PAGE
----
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Malawi's Muslim Communities in their Local and Global Context

by David Bone


The way in which Malawi’s Muslim communities have developed has been the result of people, making choices, both individually and collectively. They made these choices under the influence of, and within the constraints of, ideas, pressures and events from within Malawi and from the wider world, from within the realm of Islam and from outside it. For long periods of their history Malawi’s Muslim communities have been marginalized, not only from the rest of the Islamic world, but also from many aspects of social, economic and political life within Malawi. Comparatively recently, the range of choices open to Malawi’s Muslims has been much broadened by a number of events, trends and developments from inside Malawi and without.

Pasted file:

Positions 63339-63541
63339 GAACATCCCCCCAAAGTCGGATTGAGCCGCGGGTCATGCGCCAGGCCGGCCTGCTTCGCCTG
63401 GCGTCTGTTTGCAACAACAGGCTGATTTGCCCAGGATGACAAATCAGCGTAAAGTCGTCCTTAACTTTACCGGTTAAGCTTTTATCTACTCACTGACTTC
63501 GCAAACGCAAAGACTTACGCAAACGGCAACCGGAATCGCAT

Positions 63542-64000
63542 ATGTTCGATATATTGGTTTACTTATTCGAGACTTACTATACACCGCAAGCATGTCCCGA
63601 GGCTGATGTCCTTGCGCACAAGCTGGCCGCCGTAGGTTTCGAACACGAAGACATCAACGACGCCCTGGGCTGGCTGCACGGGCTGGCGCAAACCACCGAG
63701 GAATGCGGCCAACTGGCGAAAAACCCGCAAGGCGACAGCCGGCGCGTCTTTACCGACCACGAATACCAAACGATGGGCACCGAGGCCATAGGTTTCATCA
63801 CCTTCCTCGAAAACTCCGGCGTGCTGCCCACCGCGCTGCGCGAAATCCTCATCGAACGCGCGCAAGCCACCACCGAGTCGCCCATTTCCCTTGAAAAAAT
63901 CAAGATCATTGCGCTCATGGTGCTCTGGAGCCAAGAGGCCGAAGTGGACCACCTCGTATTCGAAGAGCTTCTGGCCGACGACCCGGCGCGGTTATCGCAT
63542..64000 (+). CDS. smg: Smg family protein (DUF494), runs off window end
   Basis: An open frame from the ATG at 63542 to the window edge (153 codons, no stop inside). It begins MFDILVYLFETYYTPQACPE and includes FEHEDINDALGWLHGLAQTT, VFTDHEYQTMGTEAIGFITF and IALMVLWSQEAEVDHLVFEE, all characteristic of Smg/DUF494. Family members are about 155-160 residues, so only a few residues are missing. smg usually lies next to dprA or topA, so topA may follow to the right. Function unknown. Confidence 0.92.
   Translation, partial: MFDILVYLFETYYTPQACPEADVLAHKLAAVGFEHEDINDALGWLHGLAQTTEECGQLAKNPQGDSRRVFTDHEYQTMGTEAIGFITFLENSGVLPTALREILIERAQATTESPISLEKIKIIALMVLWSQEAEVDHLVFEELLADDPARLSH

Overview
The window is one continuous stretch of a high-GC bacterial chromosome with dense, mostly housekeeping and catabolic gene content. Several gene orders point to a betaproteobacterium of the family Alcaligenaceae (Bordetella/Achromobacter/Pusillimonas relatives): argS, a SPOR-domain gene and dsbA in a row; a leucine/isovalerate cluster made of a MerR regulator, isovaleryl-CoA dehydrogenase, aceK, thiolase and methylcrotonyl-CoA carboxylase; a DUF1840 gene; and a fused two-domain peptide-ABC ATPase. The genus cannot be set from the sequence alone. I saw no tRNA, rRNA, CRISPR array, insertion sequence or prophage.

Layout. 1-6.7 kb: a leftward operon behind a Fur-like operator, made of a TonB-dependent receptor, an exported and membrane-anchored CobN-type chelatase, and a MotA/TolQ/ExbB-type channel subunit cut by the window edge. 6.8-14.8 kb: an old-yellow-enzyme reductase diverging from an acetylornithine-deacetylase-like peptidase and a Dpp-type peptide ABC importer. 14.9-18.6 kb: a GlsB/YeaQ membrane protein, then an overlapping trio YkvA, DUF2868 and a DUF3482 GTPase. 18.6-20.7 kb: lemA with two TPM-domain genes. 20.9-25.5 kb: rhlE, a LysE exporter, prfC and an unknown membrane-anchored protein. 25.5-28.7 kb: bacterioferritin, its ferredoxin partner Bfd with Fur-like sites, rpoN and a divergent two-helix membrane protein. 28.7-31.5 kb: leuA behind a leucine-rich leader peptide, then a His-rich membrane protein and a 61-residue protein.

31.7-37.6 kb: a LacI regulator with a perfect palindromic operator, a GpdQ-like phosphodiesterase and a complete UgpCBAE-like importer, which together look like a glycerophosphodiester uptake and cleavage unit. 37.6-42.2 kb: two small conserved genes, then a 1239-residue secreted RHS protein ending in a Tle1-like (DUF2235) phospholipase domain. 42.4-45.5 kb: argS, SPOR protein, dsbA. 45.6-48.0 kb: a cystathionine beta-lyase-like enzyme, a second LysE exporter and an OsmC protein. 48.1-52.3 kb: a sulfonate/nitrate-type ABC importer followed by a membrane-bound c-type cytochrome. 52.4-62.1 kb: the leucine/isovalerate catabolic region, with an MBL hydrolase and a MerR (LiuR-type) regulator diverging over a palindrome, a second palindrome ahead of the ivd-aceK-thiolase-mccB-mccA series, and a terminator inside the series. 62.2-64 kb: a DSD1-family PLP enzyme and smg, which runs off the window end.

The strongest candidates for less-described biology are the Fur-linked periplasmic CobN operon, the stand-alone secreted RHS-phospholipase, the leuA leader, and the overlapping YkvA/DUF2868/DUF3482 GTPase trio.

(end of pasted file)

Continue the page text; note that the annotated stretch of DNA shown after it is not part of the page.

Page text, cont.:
The paper has three main aims. Firstly, to outline and explain the origins, establishment and development of Malawi’s indigenous Muslim communities, and their distinctive characteristics. Secondly, to describe and account for the Islamic revival that challenged and, to some degree, transformed them. Thirdly, to describe and analyse how, in the present era, local and global factors are circumscribing and influencing the status, the actions, the aspirations and the vision of different individuals and sections of the Muslim communities, particularly as they relate to the state and to other groupings within Malawi.


Malawi's Muslim Communities in their Local and Global Context


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